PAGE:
Joy Kim, UNEP, said: “Agriculture contributes a quarter of greenhouse gas emissions, 70% of biodiversity loss and 80% of deforestation. She said international funding pledges for climate change were $ 100 billion per year and $ 5 billion per year for deforestation. “But governments provide $ 470 billion [in farm support] which has a huge negative impact on the climate and nature.
The report found that between 2013 and 2018, support to farmers averaged $ 540 billion a year, of which 87% ($ 470 billion) was “harmful”. This included price incentives for specific livestock and crops, subsidies for fertilizers and pesticides, and distorted export subsidies and import tariffs.
These harm health by promoting overconsumption of meat in rich countries and overconsumption of poorly nutritious staple foods in the poorest. “If you don’t promote fruits and vegetables, then in relative terms it is very costly for the consumer to eat healthy,” Sánchez said. “This is why 2 billion people in the world cannot afford a healthy diet.”
The report highlighted some cases of affirmative action, such as measures taken in China to reduce the use of chemical fertilizers and pesticides, and the zero-budget natural agriculture policy in the Indian state of India. Andhra Pradesh.
The UK is also reorienting its £ 3 billion a year subsidy program towards environmental goals. Some subsidies should also be redirected to help farmers cope with the growing extreme weather impacts of the climate crisis, according to the report.
The EU is due to pay 387 billion euros (£ 330 billion) in agricultural subsidies from 2021 to 2027, but last Thursday Green MPs in Brussels said a planned overhaul had failed to align the agriculture on the EU’s climate change targets.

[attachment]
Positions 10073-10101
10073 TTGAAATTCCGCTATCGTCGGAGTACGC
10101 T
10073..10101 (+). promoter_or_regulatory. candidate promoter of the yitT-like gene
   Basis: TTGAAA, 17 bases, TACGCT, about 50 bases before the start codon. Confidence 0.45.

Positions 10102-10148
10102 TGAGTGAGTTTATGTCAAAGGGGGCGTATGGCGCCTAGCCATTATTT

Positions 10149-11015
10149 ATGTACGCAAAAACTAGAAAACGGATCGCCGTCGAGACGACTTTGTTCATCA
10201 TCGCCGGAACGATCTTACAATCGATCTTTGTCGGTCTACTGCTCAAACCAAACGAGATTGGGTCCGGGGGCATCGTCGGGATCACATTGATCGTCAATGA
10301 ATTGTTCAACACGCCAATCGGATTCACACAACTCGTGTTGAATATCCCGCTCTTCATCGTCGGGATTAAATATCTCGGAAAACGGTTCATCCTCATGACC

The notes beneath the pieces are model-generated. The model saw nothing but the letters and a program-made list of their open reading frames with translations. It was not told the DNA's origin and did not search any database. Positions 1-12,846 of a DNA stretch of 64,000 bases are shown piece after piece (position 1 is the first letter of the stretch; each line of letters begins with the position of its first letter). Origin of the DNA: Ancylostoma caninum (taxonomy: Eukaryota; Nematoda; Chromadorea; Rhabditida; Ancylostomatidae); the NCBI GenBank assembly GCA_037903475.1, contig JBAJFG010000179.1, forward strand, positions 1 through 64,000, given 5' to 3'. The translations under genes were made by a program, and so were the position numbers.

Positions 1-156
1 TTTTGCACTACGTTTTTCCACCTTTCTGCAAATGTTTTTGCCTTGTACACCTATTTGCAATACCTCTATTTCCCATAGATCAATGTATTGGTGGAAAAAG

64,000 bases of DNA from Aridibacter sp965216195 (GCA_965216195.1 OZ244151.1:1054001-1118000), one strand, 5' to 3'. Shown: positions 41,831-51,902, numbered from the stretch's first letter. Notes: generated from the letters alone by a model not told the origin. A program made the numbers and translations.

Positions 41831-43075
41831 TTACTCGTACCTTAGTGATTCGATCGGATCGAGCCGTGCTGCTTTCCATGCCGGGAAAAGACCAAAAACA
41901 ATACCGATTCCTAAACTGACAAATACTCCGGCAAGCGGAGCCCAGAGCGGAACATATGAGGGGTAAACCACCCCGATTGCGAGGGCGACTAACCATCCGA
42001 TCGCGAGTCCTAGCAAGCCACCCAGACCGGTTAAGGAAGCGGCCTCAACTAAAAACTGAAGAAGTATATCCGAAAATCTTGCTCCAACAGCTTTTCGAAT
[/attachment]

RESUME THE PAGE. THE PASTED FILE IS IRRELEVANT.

Reshaping agricultural support in the face of vested interests was difficult, Sánchez said, but it could be done by specifying the costs to governments, by consumers demanding better, and by financial institutions stopping lending to harmful activities.
“The real costs to our food system have been hidden for too long,” said Morgan Gillespy, program director at the Food and Land Use Coalition. The damage to nature caused by the subsidy schemes was $ 4 billion to $ 6 billion, according to a recent study, she said.
“Changes in subsidy regimes are likely to be politically controversial and could spark protests among farmers and other groups,” Gillespy said. “But just because it’s difficult doesn’t mean it shouldn’t happen. The facts are now clear.
Consultation with farmers was vital, she said. Copa-Cogeca, the largest interest group for European farmers, did not respond to a request for comment.
A separate report, released by the World Resources Institute in August, said that without reform, agricultural subsidies “will render large swathes of healthy land useless.”
He said: “Given that the world will number 10 billion people by 2050, the loss of this land will make it impossible to feed the world’s population.”
Instead, farmers should be supported to restore their land through techniques such as agroforestry, he said.